Cinéma Le Cosmos
Jun 25, 2021
7:00 PM


This wonderful series of short films by filmmaker Danielle Arbid dives deep into the Lebanese imagination in a collection of intimate portraits that combine tenderness, joy, madness, pain, fear and laughter. A few days following its screening at the Côté Court Festival in Pantin, the filmmaker will present all her "family" films for Arsmondo Lebanon, as well as a self-portrait she has just completed. A guest director at the biggest festivals (her latest feature film, Simple Passion, was chosen for the official selection at the 2020 Cannes Film Festival and will be released in cinemas in August), Arbid will be at Cinema Odyssée to introduce her Lebanese Family and take part in a Q&A with the audience.

"My Lebanese Family is a fragmented portrait of my family and entourage in Lebanon, the country I come from. It's a family tree that takes different forms.

"For a few years now, I've been exploring my family's stories. This collection of short films plays with the genre and depicts an intimate world, my cherished lost world.

"In the series of six Conversations de salon, my aunt Lili has her friends over for afternoon coffee in scenes that resemble a cacophonous miniature theater. In Allô chérie, I follow my mother around Beirut, thanks to a spy chip in her phone. In Nous, there is almost no dialog with my father. It's a film about grieving. In This Smell of Sex, I examine the sexual exploits of my friends, from scandalous to laughable. In Blackjack and L'art de la cuisine, I tell the stories of my cousin's nocturnal life and of my uncle's political world. More recently, in Souvenirs de violence, perhaps my most risky film, I reveal my relationship with my brother in the form of a photo story.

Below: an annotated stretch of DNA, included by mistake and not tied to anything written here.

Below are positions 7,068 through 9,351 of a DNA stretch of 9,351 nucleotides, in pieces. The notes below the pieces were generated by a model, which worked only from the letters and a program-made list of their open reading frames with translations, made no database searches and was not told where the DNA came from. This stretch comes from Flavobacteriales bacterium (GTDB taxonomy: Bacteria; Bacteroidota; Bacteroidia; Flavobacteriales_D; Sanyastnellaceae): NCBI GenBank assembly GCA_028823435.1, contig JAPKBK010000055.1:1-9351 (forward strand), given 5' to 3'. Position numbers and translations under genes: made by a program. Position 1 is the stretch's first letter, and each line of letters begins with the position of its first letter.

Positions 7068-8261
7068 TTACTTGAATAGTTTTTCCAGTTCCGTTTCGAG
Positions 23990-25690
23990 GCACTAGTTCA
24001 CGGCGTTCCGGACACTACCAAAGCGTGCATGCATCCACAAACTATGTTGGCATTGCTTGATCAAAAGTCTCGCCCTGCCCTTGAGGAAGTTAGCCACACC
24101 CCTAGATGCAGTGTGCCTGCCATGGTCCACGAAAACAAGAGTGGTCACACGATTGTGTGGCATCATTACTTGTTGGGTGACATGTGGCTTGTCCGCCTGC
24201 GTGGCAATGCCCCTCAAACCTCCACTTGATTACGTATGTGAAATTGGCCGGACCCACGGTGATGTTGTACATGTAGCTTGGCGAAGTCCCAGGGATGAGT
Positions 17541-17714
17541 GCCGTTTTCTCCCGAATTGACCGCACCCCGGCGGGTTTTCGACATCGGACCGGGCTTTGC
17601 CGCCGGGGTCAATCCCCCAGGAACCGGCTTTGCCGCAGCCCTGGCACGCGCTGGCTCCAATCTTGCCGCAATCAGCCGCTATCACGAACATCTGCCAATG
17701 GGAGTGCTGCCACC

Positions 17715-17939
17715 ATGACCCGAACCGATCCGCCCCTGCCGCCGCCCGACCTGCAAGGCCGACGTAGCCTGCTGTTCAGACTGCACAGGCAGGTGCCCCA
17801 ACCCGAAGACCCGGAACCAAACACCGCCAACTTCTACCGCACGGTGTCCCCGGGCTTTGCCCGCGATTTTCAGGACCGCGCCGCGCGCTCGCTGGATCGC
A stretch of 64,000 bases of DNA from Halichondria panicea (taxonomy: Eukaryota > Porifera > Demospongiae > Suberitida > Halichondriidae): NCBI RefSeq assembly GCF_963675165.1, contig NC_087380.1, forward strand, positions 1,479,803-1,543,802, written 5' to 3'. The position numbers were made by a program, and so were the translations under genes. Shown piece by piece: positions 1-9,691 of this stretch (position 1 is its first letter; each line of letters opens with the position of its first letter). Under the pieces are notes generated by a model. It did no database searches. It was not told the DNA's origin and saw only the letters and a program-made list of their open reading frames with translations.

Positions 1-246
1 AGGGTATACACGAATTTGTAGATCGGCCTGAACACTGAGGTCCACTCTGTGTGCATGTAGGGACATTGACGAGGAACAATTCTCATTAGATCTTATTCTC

"I make these films without a budget, using my own resources, and quickly, before it's too late and the country I left behind disappears. I document an intimate experience 'with what there is', as Chantal Akerman said. Above all, I'm experimenting with new forms of narrative. And I try to reconstruct my family, which is like a boat drifting towards the horizon, with all its flaws, its fury and its beauty. Perhaps I'll finish with a self-portrait to add to this family tree."

-Danielle Arbid

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